The jurors focused on originality, technical skill, and how well the artist’s work reflected the theme of the show – Idaho, Window of the West. All entries will be on exhibit thru April 13.

1st place: Matt Armstrong, Timberline High School - “Placerville”
2nd Place: Christelle Gardner, Sugar-Salem High School- “Budd”
3rd Place: Cerise Barber, Timberline High School- “Swan Falls Dam”

Painting, Pastel & Pencil
1st place: Sarah Johnson, Idaho Falls High School - “Shoshone Dancer”
2nd Place: Taylor Allen, Hillcrest High School - “Truck and Barn”
3rd Place: Ashley Bevan, Snake River High School - “Girl Holding a Man Fly Fishing”

The Grand Prize winner that will be displayed in the U.S. Capitol is Sarah Johnson from Idaho Falls High School artwork titled “Shoshone Dancer” and her art teacher is Brett Schwieder.

The first place photography winner that will be displayed in Congressman Simpson’s office for one year is Matt Armstrong from Timberline High School artwork titled “Placerville” and his art teacher is Patricia Thorpe. 


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Simpson Questions Office of Nuclear Energy Funding and NRC’s Management
Posted by on March 7, 2012

Idaho Congressman Mike Simpson challenged the two arms of the government’s nuclear energy organizations, the Office of Nuclear Energy (NE) and the Nuclear Regulatory Commission (NRC), when they came to testify before the House Energy and Water Appropriations Subcommittee. 

The FY13 budget request for the Department of Energy decreases funding for the Office of Nuclear Energy by 10% while increasing many other accounts, such the Energy Efficiency and Renewable Energy, which the President proposes to increase by 25%.

“I’m disappointed in the budget overall,” Simpson said. “The request, as you said, is the result of a very low allocation given to you by the Office of Management and Budget. Somehow, I would like to know what NE would do, with their priorities not necessarily filtered through OMB. Over the 14 years I have been here we keep heading down different paths, and I thought we had decided on Small Modular Reactors as the direction in which we were headed. Now I see a decrease in SMR funding. Wouldn’t it be better if we had a steady budget for SMRs?”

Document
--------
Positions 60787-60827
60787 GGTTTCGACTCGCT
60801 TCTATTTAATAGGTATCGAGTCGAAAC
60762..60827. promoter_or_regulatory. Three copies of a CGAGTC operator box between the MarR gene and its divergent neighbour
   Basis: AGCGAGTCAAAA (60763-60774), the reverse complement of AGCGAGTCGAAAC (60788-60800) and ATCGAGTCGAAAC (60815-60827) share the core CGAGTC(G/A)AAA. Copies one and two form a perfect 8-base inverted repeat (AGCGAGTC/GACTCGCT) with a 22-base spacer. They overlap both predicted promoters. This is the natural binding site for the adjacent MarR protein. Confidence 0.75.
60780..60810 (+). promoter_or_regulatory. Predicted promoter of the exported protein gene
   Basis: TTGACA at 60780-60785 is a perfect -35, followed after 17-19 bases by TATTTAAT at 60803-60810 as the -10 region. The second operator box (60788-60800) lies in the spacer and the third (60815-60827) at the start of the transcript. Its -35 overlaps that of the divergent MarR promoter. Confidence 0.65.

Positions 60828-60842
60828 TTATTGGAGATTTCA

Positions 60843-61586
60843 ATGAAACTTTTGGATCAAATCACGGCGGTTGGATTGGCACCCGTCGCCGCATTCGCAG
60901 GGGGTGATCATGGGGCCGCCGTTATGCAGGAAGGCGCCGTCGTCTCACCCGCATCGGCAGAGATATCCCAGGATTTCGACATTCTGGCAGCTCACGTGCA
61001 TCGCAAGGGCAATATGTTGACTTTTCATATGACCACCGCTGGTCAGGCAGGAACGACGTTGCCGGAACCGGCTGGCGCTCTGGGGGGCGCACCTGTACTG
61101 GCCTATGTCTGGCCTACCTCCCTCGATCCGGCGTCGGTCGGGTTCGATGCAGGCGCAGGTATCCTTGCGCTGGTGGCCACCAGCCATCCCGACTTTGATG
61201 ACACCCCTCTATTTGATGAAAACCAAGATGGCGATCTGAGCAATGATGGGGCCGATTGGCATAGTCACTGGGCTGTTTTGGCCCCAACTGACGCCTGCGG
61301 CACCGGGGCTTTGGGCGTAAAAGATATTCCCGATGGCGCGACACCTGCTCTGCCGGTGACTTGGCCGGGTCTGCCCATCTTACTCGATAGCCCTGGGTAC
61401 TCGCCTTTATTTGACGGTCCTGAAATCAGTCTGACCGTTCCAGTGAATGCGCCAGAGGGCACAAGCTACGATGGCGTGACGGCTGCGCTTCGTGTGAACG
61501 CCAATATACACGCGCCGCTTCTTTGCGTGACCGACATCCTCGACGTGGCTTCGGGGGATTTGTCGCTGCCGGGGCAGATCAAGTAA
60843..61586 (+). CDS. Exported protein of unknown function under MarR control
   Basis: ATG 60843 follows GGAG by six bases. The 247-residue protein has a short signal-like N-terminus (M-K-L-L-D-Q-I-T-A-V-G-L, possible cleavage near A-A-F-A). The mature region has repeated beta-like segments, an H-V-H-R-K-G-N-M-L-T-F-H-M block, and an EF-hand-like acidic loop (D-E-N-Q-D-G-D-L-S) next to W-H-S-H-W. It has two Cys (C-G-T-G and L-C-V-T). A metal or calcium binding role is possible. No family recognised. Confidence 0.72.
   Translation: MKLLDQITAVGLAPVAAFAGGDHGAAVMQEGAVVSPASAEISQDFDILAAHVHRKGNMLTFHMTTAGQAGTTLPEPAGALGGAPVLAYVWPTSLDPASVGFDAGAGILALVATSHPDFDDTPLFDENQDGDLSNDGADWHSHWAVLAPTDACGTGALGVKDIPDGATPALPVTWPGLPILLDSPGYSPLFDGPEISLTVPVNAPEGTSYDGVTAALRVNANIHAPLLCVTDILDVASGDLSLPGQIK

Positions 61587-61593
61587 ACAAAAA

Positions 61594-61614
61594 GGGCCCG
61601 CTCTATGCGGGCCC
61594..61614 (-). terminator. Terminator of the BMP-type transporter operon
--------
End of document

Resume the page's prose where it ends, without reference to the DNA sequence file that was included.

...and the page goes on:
Assistant Secretary of the Office of Nuclear Energy Pete Lyons responded, “As I indicated, Mr. Simpson, SMRs are a high priority, and within the austere budget in which we must work, we tried to protect that as much as we possibly could.”

The NRC was represented by embattled Chairman Gregory Jaczko. In October, the other four commissioners of the NRC sent a letter to the President’s Chief of Staff stating that the Chairman was causing serious damage to the NRC and creating a chilled work environment. Votes on many issues before the commission have been significantly delayed.

“The only way the public will believe you is if you maintain credibility,” Simpson told the NRC Chairman. “If they believe this a political organization that is becoming more politicized all the time, then you damage that credibility all the time and it doesn’t matter whether you say nuclear power is safe or not because nobody is going to believe you. When we start to argue between commissioners about who is this most safety conscious, I think that damages the NRC.”

The commission has delayed voting on issuing a license for two new power reactors in South Carolina that will employ over 2000 workers during construction and over 600 when built. When Simpson asked about the status of the application, Chairman Jaczko responded that it is close and that it should be issued in less than a matter of months.

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Simpson Responds to President’s Budget
Posted by on February 13, 2012


Idaho Congressman Mike Simpson issued the following statement in response to the release of the president’s budget for FY 2013.


“I will look over the President’s budget request over the next several weeks, and look forward to hearing from Administration officials on the specifics of their proposals.  However, looking over it today I am discouraged that it does not appear to make a serious effort to reduce the debt and keep it at sustainable levels.  We need more debt reduction than the President offers, and we need substantive mandatory spending reform. We need a determined effort from the President to work with Congress to solve this crisis, not budget gimmicks and new spending packages.”